3. should

If you’re splitting up, don’t dwell on things you wish your partner had done differently. Should means “must; ought to” and is generally used to talk about things we want to change. You may have plenty you wish to change about your ex-flame, but they don’t need a laundry list of things they should have done better or differently to make you happy. That’s likely to turn a dignified breakup into one full of drama and arguing. Instead, focus on the good times you had together and try to move on with grace and respect for one another.

4. always/never

A lot of relationship counselors will tell you to avoid always or never statements, such as, “You always do this” or “You never do that.” That’s because these sorts of statements are often exaggerations and can cause people to immediately go on the defensive.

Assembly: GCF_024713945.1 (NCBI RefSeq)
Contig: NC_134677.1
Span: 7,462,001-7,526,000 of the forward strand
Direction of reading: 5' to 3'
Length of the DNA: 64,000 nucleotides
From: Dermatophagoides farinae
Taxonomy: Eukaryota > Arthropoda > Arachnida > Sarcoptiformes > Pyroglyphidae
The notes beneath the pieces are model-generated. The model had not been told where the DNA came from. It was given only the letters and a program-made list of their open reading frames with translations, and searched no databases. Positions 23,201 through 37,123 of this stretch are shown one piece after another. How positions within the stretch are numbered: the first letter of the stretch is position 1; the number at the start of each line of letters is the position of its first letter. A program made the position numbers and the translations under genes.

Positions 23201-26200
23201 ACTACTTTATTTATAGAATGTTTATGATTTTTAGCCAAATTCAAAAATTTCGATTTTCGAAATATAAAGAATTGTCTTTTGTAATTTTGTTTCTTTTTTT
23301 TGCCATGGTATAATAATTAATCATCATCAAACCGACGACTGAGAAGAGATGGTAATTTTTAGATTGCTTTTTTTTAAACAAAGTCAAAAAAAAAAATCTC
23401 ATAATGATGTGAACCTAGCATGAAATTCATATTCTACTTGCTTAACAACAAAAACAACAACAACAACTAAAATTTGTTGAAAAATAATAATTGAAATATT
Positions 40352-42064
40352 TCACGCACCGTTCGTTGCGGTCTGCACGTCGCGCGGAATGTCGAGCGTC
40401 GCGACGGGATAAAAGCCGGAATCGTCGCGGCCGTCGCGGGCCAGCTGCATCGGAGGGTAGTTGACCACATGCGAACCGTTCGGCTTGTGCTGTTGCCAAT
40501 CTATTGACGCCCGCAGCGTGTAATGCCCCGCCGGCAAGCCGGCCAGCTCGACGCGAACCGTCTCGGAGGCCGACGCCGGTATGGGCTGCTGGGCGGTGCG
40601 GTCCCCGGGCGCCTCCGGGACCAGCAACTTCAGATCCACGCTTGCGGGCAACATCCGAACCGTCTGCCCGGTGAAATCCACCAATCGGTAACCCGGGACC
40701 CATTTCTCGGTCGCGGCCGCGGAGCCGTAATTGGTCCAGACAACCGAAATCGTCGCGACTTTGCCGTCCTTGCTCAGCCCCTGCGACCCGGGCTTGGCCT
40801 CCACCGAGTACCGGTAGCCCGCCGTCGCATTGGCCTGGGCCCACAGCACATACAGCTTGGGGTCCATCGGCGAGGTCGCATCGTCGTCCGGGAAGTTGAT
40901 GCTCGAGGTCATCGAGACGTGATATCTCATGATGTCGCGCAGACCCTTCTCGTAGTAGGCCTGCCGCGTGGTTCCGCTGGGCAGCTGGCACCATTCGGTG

Always means “every time; on every occasion; without exception.” Never means “not ever, not at any time.” We all make mistakes in relationships, but chances are neither of you literally always or never did certain things. For a more peaceful end to your union, shift away from words like these that imply judgment and blame.

5. friends

It might be tempting to say something like, “I think we’re better off as friends” or “I hope we stay friends.”

Those statements are fine if you really mean them, but if you don’t intend to continue a friendship with your ex, it’s better to leave the word friend unsaid. Remember, a friend is “a person attached by feeling or personal regard.” If your goal is to sever all ties, don’t try to soften the blow by promising a friendship you don’t intend to deliver on.

What are "words of affirmation"? Learn to speak this love language with family and friends.